Friday, May 8, 2015

Max Richter's Mercy

Max Richter's a new kind of post-Modern composer. 

"Fusion" was a term coined a few decades ago to characterize the marriage of musical styles, rejecting the traditional divisions between classical, pop, jazz, folk, ethnic--in favor of hybrid compositions which were not clearly classifiable into one of those genres. 

Richter is a contemporary composer who essays a number of different styles, applied to various venues. His works range from straight concert pieces, to movie scores, stage, ballet, and even pop collaborations with small groups. I've listened to a number of his works on YouTube, and though I can't say I like them all, they display a facility which is impressive. Making a living as a composer has never been easy, so musicians like Richter are forced to live by their wits. 

All that aside, here's beautiful piece of his, considered "minimal" as a result of its modest lyrical range and brevity, entitled Mercy.  It could be something that Schumann might have composed, or Fauré, or even Delius, yet it's somehow too "clean" for them. I think of it simply as pure music. It could be the middle section of a sonata for violin and piano, or the lyric for the slow section of a symphony. I'm not sure why, but it suggests to me a kind of elegy, say, for the dead of the Holocaust. A piece as beautiful as this comes directly from the heart.

Violin: Hilary Hahn
Piano: Cory Smythe  

Tuesday, May 5, 2015

The Paris Air Show of 1922

In a dream, I am in an old mansion basement, feverishly scrounging through boxes of old pamphlets, on a table, as other collectors and dealers are doing likewise at my side, when I happen upon an old booklet, bound in limp green leatherette, showing a picture of a bi-plane tilted up in flight. The pilot, his head encased in a form-fitting leather cap, and large goggles, is seen waving from the cockpit towards the viewer. Across the top of the cover, it reads, in darker green, “S O U V E N I R – Paris Air Show 1922.” In the dream, I wake up and go downstairs to the computer to see if there really was a Paris Air Show in 1922, and to my surprise, there was! Later, I “really” wake up and come downstairs to see if there really was a Paris Air Show in 1922, thinking if there really was one, that would be some kind of wonderful coincidence, since air show pamphlets, and aviation generally, aren’t subjects that I've ever dealt in as a book trader.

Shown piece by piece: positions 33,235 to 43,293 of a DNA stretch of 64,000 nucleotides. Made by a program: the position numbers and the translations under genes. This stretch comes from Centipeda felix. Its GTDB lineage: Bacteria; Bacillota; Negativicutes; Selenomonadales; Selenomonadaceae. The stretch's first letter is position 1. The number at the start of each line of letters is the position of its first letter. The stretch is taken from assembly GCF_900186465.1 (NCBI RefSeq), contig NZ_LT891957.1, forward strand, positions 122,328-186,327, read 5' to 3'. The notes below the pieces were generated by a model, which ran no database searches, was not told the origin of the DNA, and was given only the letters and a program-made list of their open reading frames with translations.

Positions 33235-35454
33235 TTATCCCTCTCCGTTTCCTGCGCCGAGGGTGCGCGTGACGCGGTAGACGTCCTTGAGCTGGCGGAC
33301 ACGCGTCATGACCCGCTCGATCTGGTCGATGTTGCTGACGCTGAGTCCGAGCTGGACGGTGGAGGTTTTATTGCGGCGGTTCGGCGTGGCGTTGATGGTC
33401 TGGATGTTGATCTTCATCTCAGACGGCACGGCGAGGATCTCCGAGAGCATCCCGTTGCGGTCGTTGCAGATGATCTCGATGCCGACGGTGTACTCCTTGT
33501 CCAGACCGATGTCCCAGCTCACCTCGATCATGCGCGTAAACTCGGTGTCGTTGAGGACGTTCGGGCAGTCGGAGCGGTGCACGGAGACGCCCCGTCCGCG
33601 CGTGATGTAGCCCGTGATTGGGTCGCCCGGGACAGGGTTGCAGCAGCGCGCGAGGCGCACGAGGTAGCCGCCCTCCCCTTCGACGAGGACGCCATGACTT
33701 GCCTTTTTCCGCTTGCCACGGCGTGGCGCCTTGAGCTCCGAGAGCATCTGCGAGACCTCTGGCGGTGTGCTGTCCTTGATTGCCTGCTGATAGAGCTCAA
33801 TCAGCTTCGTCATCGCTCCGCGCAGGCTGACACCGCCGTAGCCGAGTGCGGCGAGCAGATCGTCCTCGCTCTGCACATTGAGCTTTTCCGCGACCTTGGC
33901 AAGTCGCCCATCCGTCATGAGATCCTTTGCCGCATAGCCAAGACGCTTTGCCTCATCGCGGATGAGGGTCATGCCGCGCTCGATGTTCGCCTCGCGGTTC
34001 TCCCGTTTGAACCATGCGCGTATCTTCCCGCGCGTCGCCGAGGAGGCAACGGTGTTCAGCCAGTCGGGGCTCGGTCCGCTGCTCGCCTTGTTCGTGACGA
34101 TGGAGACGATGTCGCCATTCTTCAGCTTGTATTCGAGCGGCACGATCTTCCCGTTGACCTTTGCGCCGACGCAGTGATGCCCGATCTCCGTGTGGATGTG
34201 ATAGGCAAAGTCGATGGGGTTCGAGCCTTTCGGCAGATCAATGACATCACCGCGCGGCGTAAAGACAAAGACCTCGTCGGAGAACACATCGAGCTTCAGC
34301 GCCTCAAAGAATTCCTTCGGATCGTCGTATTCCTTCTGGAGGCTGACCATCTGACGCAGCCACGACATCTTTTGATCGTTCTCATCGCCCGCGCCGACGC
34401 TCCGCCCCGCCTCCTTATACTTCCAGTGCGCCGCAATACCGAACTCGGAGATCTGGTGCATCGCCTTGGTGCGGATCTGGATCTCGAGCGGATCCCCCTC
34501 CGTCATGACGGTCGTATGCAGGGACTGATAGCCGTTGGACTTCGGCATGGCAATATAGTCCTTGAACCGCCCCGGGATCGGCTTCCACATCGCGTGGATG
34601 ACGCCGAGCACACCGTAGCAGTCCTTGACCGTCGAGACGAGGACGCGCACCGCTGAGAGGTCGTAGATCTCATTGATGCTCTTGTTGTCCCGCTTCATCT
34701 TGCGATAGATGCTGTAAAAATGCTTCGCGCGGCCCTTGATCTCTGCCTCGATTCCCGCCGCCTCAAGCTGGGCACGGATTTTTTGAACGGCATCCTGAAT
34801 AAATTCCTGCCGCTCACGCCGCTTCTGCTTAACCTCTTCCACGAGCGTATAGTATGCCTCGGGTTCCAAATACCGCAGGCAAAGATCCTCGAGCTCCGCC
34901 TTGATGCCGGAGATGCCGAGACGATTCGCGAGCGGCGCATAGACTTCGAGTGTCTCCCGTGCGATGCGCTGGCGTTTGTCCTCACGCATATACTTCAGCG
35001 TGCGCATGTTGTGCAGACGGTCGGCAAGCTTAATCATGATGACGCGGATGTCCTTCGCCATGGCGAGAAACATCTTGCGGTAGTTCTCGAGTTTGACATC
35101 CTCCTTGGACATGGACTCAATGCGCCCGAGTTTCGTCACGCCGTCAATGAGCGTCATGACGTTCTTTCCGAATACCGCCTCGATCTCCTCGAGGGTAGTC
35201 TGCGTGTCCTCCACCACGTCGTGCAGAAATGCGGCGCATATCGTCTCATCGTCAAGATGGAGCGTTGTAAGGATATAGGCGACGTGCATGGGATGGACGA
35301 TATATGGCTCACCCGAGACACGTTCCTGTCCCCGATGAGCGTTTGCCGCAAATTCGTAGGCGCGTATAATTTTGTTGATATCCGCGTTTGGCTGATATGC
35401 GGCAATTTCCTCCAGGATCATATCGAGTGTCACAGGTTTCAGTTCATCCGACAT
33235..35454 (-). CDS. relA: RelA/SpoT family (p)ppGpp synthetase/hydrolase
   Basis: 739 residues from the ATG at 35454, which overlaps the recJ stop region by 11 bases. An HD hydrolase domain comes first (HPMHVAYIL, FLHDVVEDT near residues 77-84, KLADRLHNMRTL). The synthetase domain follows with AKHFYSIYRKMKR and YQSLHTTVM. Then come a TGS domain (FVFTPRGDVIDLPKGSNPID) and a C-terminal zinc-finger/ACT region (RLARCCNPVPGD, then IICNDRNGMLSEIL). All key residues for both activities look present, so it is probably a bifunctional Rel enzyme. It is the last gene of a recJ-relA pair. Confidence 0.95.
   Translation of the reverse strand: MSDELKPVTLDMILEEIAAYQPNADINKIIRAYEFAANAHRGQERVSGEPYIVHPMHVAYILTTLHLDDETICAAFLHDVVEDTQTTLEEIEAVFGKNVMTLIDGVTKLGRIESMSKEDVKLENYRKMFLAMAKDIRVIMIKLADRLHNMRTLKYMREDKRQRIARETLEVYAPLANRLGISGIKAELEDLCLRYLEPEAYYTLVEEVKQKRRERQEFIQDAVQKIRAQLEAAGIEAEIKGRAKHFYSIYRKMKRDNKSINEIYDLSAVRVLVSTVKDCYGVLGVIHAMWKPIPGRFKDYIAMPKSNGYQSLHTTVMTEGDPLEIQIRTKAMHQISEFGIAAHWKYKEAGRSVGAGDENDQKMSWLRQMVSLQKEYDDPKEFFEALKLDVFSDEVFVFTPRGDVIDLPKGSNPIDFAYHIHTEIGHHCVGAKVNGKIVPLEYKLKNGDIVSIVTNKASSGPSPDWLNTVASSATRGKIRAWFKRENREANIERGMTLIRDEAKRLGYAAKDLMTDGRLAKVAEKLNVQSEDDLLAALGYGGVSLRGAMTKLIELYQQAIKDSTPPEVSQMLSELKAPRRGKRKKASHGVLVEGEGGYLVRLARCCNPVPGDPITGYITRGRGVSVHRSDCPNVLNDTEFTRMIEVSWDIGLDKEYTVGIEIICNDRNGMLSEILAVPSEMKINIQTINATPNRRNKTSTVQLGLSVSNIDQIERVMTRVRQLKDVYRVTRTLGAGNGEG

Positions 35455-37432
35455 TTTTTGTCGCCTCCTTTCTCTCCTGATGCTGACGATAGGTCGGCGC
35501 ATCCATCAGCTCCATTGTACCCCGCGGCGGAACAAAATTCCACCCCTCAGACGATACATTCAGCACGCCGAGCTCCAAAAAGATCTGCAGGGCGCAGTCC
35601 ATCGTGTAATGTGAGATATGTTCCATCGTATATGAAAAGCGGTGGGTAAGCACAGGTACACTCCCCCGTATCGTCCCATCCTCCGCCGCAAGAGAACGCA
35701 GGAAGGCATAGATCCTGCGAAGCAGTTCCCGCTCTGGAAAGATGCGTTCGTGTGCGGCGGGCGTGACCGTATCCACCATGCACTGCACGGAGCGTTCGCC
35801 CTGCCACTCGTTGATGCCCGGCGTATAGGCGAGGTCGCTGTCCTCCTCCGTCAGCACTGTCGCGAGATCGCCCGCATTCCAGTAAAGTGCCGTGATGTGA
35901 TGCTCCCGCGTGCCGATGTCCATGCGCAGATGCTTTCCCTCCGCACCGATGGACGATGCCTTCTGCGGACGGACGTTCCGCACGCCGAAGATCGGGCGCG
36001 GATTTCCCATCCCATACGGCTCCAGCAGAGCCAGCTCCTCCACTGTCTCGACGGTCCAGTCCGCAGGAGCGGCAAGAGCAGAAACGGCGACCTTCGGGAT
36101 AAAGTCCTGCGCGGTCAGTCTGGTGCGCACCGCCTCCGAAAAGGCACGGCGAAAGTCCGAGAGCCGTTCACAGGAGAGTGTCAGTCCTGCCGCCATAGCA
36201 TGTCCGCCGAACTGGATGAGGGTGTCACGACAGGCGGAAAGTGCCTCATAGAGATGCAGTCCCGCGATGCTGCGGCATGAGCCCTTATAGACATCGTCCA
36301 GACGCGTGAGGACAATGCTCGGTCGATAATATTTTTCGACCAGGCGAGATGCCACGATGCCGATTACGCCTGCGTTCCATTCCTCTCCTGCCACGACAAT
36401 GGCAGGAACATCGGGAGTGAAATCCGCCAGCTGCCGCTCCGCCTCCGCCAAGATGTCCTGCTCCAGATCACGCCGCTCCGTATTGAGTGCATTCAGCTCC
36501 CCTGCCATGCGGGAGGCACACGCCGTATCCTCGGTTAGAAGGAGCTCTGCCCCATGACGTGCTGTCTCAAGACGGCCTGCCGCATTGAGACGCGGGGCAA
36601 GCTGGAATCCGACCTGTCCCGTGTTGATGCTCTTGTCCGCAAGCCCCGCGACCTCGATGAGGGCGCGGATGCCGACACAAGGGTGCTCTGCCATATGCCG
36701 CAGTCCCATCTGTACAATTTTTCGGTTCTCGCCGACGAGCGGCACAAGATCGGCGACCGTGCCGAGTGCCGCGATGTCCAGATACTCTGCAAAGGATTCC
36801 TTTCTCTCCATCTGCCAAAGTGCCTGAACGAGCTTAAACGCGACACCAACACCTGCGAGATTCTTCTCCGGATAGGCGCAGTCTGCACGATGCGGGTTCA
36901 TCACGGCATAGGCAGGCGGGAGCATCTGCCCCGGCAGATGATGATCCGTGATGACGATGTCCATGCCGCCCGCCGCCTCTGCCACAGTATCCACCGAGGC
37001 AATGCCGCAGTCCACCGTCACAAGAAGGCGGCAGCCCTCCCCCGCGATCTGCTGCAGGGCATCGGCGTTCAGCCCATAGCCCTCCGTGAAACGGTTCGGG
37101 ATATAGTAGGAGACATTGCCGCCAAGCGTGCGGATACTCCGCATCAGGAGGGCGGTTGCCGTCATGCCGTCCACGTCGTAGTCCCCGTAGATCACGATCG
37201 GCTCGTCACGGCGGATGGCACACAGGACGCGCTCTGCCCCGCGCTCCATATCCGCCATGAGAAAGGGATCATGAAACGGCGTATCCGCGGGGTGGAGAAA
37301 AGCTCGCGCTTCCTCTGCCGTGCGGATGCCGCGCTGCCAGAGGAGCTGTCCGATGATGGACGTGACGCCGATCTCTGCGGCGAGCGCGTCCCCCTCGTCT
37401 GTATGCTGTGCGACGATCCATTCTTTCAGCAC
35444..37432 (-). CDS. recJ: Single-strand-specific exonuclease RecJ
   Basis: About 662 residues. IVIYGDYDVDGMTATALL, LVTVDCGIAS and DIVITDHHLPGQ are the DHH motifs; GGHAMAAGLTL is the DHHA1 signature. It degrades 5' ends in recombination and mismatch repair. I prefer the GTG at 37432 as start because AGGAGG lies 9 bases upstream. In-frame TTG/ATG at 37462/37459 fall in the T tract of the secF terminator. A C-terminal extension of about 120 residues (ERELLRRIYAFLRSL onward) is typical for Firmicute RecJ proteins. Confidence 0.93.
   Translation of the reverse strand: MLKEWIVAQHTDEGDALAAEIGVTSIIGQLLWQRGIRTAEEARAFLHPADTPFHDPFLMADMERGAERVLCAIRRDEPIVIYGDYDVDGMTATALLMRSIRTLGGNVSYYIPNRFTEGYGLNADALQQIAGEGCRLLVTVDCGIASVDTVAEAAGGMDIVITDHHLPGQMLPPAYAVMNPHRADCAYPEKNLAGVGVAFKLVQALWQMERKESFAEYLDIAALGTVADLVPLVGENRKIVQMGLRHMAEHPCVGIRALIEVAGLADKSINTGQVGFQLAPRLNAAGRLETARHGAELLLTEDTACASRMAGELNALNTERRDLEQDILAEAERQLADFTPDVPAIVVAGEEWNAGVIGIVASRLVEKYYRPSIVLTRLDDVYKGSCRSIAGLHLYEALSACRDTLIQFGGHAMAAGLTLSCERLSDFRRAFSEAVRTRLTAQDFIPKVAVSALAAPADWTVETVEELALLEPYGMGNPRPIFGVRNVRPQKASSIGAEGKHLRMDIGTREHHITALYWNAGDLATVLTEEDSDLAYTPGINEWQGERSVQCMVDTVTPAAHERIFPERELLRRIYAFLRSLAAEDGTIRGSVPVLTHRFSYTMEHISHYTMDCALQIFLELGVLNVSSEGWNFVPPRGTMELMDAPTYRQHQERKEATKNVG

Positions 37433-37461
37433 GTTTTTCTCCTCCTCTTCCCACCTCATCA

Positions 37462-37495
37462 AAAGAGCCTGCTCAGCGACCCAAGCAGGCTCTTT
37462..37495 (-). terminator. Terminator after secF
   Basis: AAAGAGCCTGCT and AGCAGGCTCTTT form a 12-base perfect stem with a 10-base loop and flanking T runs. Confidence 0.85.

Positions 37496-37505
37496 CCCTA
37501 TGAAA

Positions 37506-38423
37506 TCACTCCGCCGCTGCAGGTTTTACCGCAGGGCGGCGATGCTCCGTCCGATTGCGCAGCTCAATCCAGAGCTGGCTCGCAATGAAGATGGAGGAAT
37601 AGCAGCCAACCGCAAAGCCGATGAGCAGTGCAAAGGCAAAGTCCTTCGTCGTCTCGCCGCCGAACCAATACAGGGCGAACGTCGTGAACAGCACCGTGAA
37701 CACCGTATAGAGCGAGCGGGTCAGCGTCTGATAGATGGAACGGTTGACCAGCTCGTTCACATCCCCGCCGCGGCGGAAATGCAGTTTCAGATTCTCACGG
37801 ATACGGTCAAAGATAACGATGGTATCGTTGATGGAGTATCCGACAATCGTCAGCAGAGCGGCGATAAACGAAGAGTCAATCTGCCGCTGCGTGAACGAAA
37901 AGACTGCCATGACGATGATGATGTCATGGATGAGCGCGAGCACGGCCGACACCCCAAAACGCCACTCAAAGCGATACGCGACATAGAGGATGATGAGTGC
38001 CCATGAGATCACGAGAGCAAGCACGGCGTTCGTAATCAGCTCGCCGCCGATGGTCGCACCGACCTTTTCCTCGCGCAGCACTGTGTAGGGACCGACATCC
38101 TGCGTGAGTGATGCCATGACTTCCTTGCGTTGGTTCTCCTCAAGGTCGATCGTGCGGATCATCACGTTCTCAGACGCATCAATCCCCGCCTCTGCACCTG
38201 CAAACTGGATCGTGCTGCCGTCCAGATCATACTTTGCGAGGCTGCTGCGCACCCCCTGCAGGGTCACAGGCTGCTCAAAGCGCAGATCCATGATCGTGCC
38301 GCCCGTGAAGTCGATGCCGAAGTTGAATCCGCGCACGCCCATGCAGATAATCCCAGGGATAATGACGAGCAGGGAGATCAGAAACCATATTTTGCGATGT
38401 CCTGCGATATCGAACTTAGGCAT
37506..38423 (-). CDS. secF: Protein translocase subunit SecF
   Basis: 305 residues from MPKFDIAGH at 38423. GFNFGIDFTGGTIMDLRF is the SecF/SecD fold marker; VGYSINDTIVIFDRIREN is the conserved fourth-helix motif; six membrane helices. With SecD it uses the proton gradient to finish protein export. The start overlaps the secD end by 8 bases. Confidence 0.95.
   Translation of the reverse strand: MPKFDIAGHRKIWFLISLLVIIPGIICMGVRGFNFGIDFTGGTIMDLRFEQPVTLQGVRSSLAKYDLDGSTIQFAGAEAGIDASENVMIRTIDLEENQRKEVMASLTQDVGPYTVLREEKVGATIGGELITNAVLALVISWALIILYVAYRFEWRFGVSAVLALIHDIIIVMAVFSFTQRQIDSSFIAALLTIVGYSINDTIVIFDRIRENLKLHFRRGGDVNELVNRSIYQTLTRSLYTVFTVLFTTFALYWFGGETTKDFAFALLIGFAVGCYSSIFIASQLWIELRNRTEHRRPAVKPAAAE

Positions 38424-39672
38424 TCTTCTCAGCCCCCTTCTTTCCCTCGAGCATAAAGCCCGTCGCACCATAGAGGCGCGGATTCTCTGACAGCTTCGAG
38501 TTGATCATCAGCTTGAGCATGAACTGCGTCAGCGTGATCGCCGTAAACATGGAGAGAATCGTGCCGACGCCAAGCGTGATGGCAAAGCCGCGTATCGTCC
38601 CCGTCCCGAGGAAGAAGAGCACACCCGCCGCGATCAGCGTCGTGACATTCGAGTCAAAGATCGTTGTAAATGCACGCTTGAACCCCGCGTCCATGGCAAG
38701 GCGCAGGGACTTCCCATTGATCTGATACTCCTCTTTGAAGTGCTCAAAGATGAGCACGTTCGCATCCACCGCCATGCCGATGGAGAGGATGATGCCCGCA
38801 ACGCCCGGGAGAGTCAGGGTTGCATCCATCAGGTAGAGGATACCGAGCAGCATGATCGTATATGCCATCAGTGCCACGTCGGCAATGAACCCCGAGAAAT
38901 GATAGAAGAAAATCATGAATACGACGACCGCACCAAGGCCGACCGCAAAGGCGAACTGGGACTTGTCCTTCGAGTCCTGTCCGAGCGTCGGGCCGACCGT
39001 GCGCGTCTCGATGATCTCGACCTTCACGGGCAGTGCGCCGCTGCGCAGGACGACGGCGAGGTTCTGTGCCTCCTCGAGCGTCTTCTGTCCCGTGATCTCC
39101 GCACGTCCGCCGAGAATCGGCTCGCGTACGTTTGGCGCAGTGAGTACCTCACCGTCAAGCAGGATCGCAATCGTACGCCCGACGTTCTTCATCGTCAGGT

I discover that the Paris Air Show (or “Salon”), the world’s oldest and largest, originally was begun in 1909. There was a Paris Air Show in 1921, but I can’t find a record of one in 1922. In the seventh (1921) show, a prototype of the so-called French Breguet 19, based on a World War I light bomber, powered by a Bugatti engine, was first shown. A new design of the same craft flew in March 1922, but it doesn’t say where. It was the model for the French Army’s Aéronautique Militaire from September 1923 on. It was used in the Greco-Italian War, in World War II, primarily as a reconnaissance aircraft. It was used by a number of European countries, as well as some in the Western Hemisphere.

Breguet 19 

Did I once see such a booklet, or did I conjure one up in my dream? The obsessive book scout in me is perfectly capable of inventing such an object. I go back to bed, hoping to return to the scene I have created in my imagination. Perhaps I am fantasizing that I can bring the imaginary pamphlet back from the dreamworld into the real one. Or perhaps I am simply enjoying the experience of having made something up that has a probable counterpart in the real world. Thus, my writing this account--a prosepoem of the dream--is a partial realization of that desire.  

My unconscious is sending me a message, whose secret meaning I may never be able to decode. This vicarious desire—expressed as a vague longing in the murky semi-consciousness between sleeping and waking--that my experience in the imagination might actually have happened--is like a dream come true.